By Ian Morris
Sep 9, 2015 (08:00 GMT) STRATFOR
The battle lines of the Middle East are changing. The chaotic force of the Islamic State has pushed the region’s major powers — Turkey, Saudi Arabia and Iran — to rethink decades-old relationships and regional strategies. Nowhere is this more apparent than the Syrian-Iraqi battleground, where a sectarian proxy battle has been the incubator for an emerging balance of power. Though it may look messy on the surface, this dynamic falls in line with the United States’ long-term strategy for the region.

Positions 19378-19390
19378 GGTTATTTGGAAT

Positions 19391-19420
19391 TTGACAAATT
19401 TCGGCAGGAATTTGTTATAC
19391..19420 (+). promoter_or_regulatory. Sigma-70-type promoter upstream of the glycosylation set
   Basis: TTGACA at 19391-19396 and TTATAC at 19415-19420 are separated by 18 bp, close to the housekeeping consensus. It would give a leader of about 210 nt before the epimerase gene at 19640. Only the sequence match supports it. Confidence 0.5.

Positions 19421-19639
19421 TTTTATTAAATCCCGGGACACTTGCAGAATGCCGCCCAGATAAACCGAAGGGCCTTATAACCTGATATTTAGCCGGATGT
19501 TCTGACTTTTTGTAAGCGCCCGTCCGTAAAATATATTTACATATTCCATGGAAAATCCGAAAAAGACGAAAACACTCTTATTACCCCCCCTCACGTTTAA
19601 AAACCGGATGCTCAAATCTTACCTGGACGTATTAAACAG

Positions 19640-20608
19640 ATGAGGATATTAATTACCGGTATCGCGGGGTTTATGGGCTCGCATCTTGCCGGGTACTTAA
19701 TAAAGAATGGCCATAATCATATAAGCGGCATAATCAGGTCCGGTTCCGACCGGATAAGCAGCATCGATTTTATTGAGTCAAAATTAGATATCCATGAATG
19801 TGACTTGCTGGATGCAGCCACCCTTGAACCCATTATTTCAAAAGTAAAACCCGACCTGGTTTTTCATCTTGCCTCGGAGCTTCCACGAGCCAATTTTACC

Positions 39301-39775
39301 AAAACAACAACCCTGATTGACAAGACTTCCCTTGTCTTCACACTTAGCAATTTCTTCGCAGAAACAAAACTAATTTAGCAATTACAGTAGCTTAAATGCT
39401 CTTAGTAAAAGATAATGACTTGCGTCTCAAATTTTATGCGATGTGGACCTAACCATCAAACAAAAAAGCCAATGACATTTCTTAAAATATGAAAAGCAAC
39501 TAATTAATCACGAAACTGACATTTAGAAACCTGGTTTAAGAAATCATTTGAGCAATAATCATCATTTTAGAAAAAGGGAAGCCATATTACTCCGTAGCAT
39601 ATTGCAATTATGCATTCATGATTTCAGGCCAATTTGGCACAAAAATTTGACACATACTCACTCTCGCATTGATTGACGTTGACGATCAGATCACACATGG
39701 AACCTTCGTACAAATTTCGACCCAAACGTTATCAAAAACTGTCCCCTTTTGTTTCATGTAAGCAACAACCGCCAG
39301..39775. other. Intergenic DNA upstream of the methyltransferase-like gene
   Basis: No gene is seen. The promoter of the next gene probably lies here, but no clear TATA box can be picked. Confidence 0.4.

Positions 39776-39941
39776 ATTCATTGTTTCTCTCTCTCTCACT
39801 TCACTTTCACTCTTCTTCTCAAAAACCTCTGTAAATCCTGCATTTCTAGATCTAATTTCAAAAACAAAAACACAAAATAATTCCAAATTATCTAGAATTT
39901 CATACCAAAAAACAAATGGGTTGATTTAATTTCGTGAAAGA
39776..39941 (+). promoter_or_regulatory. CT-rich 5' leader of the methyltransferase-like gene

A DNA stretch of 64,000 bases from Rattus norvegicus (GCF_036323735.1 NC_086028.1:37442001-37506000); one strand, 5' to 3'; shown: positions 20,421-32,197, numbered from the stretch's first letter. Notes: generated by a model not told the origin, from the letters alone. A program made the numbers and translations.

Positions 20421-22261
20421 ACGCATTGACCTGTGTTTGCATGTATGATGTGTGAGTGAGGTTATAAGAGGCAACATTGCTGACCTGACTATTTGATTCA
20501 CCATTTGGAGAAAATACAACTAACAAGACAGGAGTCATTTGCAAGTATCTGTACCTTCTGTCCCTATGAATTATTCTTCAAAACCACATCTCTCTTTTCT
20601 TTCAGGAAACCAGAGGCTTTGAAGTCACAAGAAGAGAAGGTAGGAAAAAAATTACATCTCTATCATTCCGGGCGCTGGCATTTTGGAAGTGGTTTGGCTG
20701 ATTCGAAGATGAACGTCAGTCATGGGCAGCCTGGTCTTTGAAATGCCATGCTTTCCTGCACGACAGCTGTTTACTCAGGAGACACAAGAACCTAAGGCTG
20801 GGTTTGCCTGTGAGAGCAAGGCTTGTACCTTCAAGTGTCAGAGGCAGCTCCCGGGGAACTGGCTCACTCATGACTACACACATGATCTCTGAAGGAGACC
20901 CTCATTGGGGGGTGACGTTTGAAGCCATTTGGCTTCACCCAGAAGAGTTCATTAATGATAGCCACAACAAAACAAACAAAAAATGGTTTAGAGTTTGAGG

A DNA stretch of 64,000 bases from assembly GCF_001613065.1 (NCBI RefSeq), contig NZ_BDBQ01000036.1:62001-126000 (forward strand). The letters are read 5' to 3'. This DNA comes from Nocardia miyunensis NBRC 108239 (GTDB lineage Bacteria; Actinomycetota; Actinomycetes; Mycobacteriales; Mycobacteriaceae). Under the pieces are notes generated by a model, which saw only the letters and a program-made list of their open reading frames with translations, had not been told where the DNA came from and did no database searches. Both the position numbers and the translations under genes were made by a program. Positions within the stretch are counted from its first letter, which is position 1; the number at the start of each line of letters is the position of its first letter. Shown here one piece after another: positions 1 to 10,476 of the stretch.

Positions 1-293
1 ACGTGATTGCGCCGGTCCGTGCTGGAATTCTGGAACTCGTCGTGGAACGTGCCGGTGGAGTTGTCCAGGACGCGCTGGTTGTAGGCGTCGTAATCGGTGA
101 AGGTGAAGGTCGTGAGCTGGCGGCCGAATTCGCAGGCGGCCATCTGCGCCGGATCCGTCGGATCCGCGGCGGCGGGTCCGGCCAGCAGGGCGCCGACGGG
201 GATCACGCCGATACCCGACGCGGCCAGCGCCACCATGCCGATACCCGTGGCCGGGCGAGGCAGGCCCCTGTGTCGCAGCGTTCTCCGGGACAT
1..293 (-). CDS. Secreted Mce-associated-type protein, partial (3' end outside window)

Many have criticized Washington’s decision not to take a more direct role in containing the violence in Syria or to rely on local forces to combat the Islamic State in Iraq. But the United States’ global geopolitical imperatives necessitate a balance of power in the Middle East in which regional actors shoulder more of the burden of managing their problems. Washington’s refusal to be dragged back into another ground war in the Middle East is slowly bearing fruit, as Turkey is cautiously re-entering its former sphere of influence along its southern flank, counterbalancing the Saudi-Iranian competition that has fueled much of the violence destabilizing the Middle East.